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Chelsea back skipper Terry as racism trial begins

CHELSEA captain John Terry today began facing a criminal charge at a week-long trial in London over accusations he racially abused Queens Park Rangers player Anton Ferdinand.

Terry went on trial at a criminal court in the Marylebone area of London. The 31-year-old was charged in December with a racially aggravated public order offense for using threatening, abusive or insulting words or behaviour against Ferdinand, a defender for Queens Park Rangers on October 23, according to prosecutors. Terry denies the allegations.

Alison Saunders, chief crown prosecutor for London, said in December she was "satisfied there is sufficient evidence for a realistic prospect of conviction and it is in the public interest to prosecute this case." The magistrates court trial is being held in front of a judge who will rule without a jury.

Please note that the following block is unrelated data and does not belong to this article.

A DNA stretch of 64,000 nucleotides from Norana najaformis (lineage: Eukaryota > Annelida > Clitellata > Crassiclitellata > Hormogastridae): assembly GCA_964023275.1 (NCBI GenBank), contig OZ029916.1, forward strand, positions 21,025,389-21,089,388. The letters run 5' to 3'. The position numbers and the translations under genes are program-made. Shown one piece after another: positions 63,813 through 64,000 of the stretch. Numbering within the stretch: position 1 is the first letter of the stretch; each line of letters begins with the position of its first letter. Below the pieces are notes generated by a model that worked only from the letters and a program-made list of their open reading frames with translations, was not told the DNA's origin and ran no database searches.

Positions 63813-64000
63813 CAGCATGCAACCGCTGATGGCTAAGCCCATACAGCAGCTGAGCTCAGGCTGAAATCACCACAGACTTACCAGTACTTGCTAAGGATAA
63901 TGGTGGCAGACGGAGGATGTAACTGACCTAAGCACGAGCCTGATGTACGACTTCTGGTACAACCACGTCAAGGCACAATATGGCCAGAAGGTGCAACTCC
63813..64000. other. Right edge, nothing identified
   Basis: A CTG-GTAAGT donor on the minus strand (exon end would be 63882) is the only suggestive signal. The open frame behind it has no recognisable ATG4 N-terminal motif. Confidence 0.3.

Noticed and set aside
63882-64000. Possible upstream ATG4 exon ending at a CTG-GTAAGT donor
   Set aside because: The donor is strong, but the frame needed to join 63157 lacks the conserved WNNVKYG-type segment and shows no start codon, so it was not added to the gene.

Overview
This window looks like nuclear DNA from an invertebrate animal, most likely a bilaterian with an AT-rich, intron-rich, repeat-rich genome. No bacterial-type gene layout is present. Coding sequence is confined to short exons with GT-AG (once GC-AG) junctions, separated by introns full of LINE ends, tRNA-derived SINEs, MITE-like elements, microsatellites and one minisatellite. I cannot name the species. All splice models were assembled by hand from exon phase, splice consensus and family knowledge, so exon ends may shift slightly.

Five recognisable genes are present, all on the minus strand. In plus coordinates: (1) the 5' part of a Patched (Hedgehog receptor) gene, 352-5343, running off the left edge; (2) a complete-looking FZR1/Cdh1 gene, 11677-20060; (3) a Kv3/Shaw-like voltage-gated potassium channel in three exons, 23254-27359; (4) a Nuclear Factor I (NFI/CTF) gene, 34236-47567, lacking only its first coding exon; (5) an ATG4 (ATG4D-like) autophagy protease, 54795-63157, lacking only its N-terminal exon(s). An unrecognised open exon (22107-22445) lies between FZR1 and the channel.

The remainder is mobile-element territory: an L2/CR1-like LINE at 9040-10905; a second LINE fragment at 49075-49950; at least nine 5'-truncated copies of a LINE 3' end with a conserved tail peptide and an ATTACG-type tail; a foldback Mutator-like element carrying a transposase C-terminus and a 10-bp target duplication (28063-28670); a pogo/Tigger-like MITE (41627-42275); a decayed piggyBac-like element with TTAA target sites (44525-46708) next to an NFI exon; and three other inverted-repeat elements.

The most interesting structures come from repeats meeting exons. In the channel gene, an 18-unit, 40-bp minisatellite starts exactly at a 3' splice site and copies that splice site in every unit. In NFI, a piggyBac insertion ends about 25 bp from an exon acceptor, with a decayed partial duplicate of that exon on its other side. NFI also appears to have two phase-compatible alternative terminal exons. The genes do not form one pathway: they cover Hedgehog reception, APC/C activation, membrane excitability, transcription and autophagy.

Terry was captain of the England soccer team until February 3, when the English Football Association stripped him of the role until the racism charge was resolved. His Chelsea side went on to win both the FA cup and the Champions League.

England manager Roy Hodgson, who was appointed in May, selected Terry to play in the Euro 2012 Championships in Poland and Ukraine.


Chelsea lost 1-0 in the Queens Park game at Loftus Road when the alleged racist abuse occurred.

Terry said afterward that he had spoken with Ferdinand and that "it was all a misunderstanding." Chelsea have said they will support Terry.

Terry has lost the England captaincy once before. Then-England manager Fabio Capello stripped him of the role in February 2010 over allegations of marital infidelity with the ex-girlfriend of former teammate Wayne Bridge.

He was then reinstated in March 2011 during Euro 2012 qualifying.

Terry faces a maximum fine of £2,500 (€3,152) if convicted of the offense. Terry's lawyer, Dan Morrison, declined to comment.